“That’s the best deal a criminal can get!” I commented.
“Indeed. Especially if you compare with getting caught by PNG police. It’s as bad if you bump into the raskol. The PNG police will beat you for sure. They don’t ask you anything, the first thing they do is just beat you with their wooden stick, no matter who you are and what you have done. They will burn your dinghy as well, and rob your money. They will put you in jail in Daru, where you will get beaten again and again.” Abdul was shivering himself when explaining this.
This was Abdul’s first long haul journey ever in his life. And he was already an international law violator.
There were five people in this group of Indonesian buyers. None of them spoke English. They even did not know how to say “How much?” in English. That’s why they felt very happy to meet me, as I also acted as their “temporary” translator.
Faisal was the leader of the group, the only one among them who had passport and visa (which he got legally from the PNG Consulate in Jayapura). The visa had no stamp, as they entered through illegal border. This visa, Faisal hoped, at least would tame the PNG police if they ever got caught. While Abdul, Faisal’s cousin, was Faisal’s second man.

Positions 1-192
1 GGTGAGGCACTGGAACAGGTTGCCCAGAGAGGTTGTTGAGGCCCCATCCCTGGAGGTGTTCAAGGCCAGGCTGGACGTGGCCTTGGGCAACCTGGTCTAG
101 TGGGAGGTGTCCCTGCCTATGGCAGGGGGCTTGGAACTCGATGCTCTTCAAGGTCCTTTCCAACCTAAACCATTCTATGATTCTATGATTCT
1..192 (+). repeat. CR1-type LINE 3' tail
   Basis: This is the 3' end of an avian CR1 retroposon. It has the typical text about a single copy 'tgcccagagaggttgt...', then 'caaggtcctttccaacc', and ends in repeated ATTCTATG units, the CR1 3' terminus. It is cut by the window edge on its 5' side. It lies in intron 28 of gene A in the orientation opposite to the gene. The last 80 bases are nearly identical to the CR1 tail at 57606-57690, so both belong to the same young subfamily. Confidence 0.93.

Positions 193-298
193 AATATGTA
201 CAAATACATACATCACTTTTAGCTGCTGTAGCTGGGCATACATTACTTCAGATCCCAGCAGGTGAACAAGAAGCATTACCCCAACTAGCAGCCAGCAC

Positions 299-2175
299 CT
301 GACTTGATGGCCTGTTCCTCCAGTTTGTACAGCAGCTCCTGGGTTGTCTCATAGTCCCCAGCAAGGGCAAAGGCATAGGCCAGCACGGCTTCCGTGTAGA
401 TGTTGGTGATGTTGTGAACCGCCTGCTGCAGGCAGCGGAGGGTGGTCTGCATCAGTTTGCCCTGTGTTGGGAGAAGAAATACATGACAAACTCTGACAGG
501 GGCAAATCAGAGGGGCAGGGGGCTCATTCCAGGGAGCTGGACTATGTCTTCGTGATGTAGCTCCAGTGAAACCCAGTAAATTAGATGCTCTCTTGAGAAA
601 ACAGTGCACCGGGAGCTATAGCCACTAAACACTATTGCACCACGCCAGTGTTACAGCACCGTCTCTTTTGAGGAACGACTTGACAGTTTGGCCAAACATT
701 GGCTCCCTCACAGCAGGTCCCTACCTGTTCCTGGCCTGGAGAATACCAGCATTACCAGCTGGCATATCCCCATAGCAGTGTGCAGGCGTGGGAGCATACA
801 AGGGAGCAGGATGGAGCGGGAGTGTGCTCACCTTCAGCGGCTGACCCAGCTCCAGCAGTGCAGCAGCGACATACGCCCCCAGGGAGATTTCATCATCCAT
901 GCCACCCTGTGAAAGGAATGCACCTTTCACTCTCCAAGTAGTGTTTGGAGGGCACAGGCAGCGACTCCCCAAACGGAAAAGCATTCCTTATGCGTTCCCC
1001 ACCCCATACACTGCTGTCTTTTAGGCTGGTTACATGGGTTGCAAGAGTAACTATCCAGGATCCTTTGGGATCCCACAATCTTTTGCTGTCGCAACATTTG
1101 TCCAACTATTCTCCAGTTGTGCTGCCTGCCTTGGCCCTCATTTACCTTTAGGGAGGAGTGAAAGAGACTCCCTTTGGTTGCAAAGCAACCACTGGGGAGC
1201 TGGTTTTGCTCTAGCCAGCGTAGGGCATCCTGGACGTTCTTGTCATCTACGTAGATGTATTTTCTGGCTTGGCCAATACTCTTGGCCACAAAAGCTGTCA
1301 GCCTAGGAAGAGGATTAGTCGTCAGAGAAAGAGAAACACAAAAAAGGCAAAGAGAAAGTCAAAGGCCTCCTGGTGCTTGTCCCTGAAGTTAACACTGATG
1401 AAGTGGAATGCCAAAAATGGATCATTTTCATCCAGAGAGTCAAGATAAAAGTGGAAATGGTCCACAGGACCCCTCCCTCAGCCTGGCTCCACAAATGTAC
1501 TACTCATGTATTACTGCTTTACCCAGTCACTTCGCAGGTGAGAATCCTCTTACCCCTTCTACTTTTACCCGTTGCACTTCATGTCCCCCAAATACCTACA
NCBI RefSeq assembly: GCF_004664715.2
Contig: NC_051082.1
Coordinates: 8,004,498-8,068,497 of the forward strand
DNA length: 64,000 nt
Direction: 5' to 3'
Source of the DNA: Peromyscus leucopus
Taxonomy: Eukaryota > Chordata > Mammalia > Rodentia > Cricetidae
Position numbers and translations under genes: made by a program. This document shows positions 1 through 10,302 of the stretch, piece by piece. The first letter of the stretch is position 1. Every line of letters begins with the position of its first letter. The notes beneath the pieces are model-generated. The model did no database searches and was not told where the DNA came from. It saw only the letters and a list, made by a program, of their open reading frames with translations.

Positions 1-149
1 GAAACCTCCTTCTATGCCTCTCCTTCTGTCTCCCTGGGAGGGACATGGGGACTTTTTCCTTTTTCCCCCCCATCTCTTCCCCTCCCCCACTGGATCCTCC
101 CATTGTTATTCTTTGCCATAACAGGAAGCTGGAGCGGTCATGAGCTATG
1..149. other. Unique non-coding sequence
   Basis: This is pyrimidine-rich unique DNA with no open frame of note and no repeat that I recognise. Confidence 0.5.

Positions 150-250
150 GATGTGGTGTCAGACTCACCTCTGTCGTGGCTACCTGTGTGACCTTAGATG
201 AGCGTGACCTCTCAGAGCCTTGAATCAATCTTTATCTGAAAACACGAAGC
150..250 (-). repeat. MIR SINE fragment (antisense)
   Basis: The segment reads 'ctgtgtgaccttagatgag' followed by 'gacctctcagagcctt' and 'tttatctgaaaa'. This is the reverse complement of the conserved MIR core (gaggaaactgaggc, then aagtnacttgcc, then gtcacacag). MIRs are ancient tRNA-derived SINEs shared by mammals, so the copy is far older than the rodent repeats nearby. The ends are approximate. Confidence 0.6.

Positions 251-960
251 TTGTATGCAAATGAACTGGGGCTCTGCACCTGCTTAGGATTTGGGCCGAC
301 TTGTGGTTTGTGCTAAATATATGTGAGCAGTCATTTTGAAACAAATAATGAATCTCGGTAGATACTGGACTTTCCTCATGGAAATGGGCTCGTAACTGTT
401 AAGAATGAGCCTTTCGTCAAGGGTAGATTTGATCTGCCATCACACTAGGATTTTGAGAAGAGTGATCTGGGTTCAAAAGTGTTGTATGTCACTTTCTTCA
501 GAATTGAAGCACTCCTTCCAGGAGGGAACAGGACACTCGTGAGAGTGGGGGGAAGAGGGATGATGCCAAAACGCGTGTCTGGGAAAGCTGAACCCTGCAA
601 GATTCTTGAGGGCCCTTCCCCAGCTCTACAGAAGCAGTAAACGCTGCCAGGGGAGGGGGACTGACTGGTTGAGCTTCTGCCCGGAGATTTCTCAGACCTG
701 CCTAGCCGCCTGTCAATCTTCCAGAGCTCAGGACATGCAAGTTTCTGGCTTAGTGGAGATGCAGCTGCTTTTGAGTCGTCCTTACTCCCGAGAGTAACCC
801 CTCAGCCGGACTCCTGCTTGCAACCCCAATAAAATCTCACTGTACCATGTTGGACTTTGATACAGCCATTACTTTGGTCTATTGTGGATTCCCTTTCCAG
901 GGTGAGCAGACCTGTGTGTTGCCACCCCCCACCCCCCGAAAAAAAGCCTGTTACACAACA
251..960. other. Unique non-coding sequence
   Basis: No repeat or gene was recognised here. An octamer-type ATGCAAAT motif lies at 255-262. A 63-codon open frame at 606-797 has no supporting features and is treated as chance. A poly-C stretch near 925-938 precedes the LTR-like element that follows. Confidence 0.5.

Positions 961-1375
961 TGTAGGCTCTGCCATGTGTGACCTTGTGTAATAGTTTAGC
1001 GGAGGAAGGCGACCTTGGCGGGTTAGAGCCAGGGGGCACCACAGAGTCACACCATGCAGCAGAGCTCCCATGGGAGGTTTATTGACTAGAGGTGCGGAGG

Both of them came from the Spice Islands of Maluku. They were both Melanesians, the same race as the Papuans, with dark skin and curly hair. Though, the people of Maluku have lighter skins, and it made a different layer in the social status. They were comers in Papua, and the bitter fact is, most businesses in Indonesian Papua are owned by outsiders like them, while the local Papuans only worked as workers. In this boat, they came with three local Papuans—Marind people of Merauke—who did all the hard job: pushing the boat, operating the machine, carrying the load, dealing with the locals, and will be the first shield if they ever to have problems. While Faisal was the boss, who kept the cash beneath his jacket, and gave order to all other men.